Terrorism IS the act of slitting an innocent man's throat in order to punish someone else; this is the key distinction between terrorism and all other forms of bloodshed, as well as the reason why terrorists almost invariably take credit for their actions. 

After all, there's no reason to blow up an elementary school unless you can rub the grieving parents' noses in it.

 

As such, there would still be terrorists without Islam- but ask yourself what the line of reasoning must be, behind killing A for the sake of B, and then ask yourself why the vast majority of terrorists ARE Muslim.

In short: there would still be terrorists without Islam, but nowhere near as many; to imply that one is simply incidental to the other is to say that ideas have nothing to do with actions.

 

And that's all I have to say about that.

 

Devil's Advocate- You said that the professed beliefs of any number of dangerous people is merely symptomatic of an underlying condition; the "us versus them" mentality.

 

What is an "us versus them" mentality?  Presumably one in which any and all ideological dissenters are labeled as the enemy, which represent a direct threat to one's continued existence (as the rest would logically follow from that).  Yes?

Consequently, for such a mentality, any disagreement from anyone at all is equivalent and interchangeable with physical violence.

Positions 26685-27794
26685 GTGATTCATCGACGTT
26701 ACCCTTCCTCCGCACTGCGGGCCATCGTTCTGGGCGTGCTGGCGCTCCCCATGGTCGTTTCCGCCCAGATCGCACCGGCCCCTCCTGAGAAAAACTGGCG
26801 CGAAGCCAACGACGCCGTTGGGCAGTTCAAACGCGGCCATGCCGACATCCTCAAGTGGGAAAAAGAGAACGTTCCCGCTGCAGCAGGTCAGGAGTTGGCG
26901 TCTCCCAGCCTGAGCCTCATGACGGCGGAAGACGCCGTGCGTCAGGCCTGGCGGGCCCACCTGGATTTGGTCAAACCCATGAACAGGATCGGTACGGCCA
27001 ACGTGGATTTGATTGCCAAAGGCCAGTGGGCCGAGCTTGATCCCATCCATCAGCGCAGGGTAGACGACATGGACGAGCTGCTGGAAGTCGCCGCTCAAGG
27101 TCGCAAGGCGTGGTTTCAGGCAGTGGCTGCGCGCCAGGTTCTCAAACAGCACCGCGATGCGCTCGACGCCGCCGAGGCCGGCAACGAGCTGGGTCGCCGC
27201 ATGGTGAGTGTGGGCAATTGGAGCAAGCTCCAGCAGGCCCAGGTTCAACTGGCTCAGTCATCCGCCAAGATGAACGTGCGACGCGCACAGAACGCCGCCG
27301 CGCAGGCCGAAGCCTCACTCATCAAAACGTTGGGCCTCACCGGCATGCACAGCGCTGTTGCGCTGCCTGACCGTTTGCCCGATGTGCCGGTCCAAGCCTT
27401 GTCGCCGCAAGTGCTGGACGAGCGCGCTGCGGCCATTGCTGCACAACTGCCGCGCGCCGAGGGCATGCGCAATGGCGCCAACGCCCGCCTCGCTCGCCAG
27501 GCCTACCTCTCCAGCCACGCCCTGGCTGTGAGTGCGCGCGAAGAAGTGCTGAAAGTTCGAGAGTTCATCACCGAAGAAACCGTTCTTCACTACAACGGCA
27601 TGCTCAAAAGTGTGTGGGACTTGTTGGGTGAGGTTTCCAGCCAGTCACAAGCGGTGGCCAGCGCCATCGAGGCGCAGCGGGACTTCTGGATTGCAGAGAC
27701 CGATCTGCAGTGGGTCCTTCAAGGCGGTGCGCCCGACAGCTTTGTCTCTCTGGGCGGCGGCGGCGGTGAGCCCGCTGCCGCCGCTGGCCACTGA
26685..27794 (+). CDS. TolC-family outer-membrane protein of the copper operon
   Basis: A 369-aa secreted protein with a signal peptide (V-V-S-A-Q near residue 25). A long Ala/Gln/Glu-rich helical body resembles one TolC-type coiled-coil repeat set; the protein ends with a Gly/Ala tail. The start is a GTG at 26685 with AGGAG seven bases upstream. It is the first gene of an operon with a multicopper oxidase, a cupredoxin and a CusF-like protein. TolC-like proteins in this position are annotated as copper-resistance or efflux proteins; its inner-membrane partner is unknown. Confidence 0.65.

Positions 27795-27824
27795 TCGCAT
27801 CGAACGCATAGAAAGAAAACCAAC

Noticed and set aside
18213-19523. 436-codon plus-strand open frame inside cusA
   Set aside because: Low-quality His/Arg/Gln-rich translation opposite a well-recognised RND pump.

I think this would be an accurate description of the condition, but what would cause it?  Specifically: WHY would someone treat reason (within context: persuasion) as if it was a bullet, and vice-versa?

An inability to grasp the nature of reason and the distinction therein.  Which would be called- MYSTICISM!!  [And this, Nicky, is the extent of it]

 

What you describe with the pejorative "us versus them" is the mind of a concrete-bound MYSTIC who, faced with the existential crisis of logical discourse, finds no alternative but a pipe bomb.

And THAT is why your distinction [islam isn't the problem; it's an us-versus-them mentality] disturbs me.  It is a dichotomy between two halves of the same thing.

 

Tadmjones-  I didn't quite catch that; would you be so kind as to phrase it as a syllogism?

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 A mystic has no concept of reason (or, in the very best mystics, an underdeveloped and malnourished little approximate); the defining trait of mysticism, in all of its various forms, is that reality (that which one perceives) and consciousness (he who perceives it) are smeared together into one dysfunctional glob.  There is no difference, for a consistent mystic, between observation, introspection, goal-driven action or prayer; all are one and one are all in a sort of fuzzy, gobbledygook flux.

This is the reason why knowledge-without-experience, divine revelation, et cetera et cetera ad nauseatum are so prolific throughout the mystic schools of thought; if there is no difference between an object and the sight of that object (or the THOUGHT of that object) then reason is superfluous.